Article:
The Most Unwanted Sequels in Film History

As you’ve surely noticed from the lines of ecstatic moviegoers camped out on the sidewalks of your local cineplex (/sarcasm), Ghost Rider: Spirit of Vengeance is out tomorrow. Try to contain your excitement. Yes, in their infinite wisdom, Hollywood has spent $75 million to grind out a sequel to Ghost Rider, a film that nobody liked and nobody wanted to see more of. So why on earth does Ghost Rider: Spirit of Vengeance exist? Ah, here we go: because beloved or no, the first film grossed $115 million, and while that may be a meager profit on a reported $110 million budget (seriously? SERIOUSLY?), it pretty much doubled that gross overseas. As they say, it’s show business, kids, and if there’s that many ticket buyers who’ll pony up once to see Nicolas Cage flambĂ© motorcycling around for justice, maybe they’ll do so twice. (Not to worry, though: the sequel is directed by Mark Neveldine and Brian Taylor, who did Crank and, um, Crank 2. And, oh dear, Jonah Hex. Enjoy, moviegoers!)

GR:SOV (as the kids are calling it) is just the latest in Hollywood’s long, long, long history of churning out utterly inexplicable sequels. Look, let’s be clear, we’re not cinema snobs, railing against sequels on general principle: movies from Godfather II to Aliens to The Dark Knight to Harry Potter 3-7.5 have proven that you can follow up a film with equal (or even advancing) returns. But there has to be a compelling reason for it to exist: a story worth returning to, say, or even a general positive opinion of the initial outing. After the jump, we’ll take a look at a few occasions where we got a sequel, whether we wanted one or not.

From Flavorwire:
10 Romantic Comedies That Aren’t Terrible

Well, kids, it's Valentine's Day, and those of you who aren’t looking to go out and spend a fortune at a swanky restaurant (read: those of you who are married or in relationships that have been going long enough that you’re not trying to impress each other anymore) may very well choose to stay in for the holiday, cuddling up on the couch and enjoying a nice romantic comedy. Except, ugh, they’re all terrible.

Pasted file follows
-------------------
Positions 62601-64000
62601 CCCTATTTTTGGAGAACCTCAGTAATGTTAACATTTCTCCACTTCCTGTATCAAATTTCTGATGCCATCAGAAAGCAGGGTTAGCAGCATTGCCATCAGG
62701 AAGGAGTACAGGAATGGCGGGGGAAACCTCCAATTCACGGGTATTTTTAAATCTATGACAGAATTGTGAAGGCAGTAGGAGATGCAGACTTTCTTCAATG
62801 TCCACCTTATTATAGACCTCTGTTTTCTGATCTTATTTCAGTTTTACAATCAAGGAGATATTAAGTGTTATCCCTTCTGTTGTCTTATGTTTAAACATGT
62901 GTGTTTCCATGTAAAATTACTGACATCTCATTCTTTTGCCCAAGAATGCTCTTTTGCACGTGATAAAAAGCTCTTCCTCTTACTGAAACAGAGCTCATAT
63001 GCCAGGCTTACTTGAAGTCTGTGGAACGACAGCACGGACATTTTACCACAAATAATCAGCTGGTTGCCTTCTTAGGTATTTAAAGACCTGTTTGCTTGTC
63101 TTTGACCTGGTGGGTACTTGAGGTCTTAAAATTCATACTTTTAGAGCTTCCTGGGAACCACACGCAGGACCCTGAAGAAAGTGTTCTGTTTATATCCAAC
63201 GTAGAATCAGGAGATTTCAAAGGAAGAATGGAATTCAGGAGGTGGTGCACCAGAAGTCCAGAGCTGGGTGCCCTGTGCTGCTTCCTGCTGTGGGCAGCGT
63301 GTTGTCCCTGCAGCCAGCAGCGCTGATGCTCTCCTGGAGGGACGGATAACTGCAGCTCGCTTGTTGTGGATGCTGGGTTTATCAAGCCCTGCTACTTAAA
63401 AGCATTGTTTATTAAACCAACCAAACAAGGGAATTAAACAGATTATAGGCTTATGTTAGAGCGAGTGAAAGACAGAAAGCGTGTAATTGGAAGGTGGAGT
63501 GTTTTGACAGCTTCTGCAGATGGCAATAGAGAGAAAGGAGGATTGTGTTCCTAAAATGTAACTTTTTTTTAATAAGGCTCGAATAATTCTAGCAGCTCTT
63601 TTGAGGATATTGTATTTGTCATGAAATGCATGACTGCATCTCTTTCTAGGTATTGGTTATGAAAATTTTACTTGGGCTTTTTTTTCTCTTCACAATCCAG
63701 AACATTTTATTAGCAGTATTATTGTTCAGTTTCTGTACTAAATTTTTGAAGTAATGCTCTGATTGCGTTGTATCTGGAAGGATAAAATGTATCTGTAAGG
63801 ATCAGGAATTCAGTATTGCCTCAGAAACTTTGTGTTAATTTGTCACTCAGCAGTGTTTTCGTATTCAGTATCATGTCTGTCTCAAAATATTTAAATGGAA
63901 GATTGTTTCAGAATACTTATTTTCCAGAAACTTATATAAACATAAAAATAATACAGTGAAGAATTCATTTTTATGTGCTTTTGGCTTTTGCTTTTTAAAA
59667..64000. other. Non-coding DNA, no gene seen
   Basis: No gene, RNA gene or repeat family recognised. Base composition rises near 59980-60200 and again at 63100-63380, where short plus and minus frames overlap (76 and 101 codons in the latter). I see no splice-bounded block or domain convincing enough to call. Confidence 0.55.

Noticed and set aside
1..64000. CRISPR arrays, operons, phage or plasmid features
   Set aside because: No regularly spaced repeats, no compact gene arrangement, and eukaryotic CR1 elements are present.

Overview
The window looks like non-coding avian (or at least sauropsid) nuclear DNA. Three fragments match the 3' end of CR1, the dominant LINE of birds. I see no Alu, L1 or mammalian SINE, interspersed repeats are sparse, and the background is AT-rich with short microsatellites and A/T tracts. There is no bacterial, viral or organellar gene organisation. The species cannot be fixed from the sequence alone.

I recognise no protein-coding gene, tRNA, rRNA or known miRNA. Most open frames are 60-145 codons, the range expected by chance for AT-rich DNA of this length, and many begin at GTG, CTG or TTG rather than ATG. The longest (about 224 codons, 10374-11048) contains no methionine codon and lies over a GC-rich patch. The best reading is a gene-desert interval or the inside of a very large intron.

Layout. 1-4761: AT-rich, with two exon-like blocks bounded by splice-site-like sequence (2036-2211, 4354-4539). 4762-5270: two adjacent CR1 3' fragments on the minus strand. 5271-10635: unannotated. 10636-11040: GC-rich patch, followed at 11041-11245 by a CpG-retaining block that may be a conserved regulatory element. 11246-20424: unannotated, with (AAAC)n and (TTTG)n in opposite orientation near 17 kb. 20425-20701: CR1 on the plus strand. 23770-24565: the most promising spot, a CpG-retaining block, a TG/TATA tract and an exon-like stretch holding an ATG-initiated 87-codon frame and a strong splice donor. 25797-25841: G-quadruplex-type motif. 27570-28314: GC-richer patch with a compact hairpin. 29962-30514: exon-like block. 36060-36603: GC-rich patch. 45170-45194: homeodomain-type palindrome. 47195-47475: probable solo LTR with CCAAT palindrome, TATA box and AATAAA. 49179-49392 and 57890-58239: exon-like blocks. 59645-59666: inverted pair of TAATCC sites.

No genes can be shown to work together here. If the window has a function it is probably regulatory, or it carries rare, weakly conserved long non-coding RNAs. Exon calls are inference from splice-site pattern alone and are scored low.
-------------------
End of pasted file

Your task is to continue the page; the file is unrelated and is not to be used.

Or so it seems, in this Heigl/Hudson/Hugh/Sarah-Jessica saturated cinematic marketplace. But believe it or not, there are some genuinely great romantic comedies out there—smart, tender, funny movies that make you laugh and warm your heart. No, seriously! We’ve not only managed to collect ten of them, but even an alternate choice or two for each. Snuggle up and enjoy after the jump.

The Weekend Box Office: Explain Yourself, America

The pre-Valentine’s Day weekend was an unexpectedly big one at the box office, with four new movies bringing in over $20 million in receipts—only the second time in history that such an event has occurred, and the first time, as some outlets are reporting, that it’s happened on a non-holiday weekend. (We’ll let you decide whether a few days before Valentine’s Day counts as a “holiday weekend” or not. I’ll refrain from comment, in the interest of not upsetting anyone on the eve of said maybe-holiday.) What’s even more remarkable about this considerable fiscal accomplishment is that it was achieved with four movies that no one here at your Flavorwire can actually imagine going to see. Neat trick, Hollywood!

Trailer Park: Throwbacks and Festival Hits

Welcome to “Trailer Park,” our regular Friday feature where we collect the week’s new trailers all in one place and do a little “judging a book by its cover,” ranking them from worst to best and taking our best guess at what they may be hiding. We’ve got seven new trailers for your Friday viewing enjoyment; check ‘em all out after the jump, and share your thoughts in the comments.